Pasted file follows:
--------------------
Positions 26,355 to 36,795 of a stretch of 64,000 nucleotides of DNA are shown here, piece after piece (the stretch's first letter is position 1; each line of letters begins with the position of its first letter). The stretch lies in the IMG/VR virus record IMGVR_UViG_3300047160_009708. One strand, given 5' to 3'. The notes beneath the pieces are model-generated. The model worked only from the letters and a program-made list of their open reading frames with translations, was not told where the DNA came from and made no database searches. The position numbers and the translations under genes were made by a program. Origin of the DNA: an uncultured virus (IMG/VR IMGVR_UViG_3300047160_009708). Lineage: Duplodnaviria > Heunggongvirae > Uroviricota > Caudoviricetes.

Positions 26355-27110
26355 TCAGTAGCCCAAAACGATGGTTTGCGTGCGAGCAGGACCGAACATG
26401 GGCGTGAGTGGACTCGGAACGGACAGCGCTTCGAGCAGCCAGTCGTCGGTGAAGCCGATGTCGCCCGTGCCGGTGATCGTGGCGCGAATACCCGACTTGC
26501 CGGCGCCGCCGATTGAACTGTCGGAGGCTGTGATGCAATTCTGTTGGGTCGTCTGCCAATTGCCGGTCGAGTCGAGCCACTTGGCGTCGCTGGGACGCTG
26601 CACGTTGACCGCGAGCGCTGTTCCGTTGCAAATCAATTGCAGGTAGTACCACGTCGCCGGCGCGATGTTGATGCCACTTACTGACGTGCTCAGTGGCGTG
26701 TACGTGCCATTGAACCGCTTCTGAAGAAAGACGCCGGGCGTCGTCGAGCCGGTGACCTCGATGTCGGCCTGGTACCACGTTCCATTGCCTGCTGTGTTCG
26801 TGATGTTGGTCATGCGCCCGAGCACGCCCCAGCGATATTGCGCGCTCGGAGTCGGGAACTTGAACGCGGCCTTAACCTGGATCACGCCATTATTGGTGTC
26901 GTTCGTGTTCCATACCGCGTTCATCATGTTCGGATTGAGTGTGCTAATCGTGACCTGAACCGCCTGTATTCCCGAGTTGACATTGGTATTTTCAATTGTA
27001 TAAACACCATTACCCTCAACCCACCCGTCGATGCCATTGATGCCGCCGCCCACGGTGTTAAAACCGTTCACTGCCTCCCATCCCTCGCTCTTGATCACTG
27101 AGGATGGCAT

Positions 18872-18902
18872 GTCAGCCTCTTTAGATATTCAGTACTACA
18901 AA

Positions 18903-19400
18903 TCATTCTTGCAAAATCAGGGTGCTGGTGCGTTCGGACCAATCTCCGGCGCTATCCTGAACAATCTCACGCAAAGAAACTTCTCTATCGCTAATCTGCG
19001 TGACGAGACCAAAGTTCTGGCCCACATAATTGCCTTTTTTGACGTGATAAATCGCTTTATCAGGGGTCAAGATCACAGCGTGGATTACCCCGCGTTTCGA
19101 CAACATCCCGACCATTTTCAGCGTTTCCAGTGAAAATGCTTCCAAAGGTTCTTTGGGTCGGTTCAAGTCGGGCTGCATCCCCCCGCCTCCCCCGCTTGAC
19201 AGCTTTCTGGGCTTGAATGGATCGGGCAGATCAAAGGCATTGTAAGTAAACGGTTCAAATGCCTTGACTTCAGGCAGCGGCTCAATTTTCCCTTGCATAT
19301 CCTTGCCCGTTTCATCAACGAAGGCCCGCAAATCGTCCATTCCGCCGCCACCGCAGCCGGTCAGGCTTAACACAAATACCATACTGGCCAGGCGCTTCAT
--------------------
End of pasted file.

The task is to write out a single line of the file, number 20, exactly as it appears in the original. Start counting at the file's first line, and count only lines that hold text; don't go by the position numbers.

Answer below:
19301 CCTTGCCCGTTTCATCAACGAAGGCCCGCAAATCGTCCATTCCGCCGCCACCGCAGCCGGTCAGGCTTAACACAAATACCATACTGGCCAGGCGCTTCAT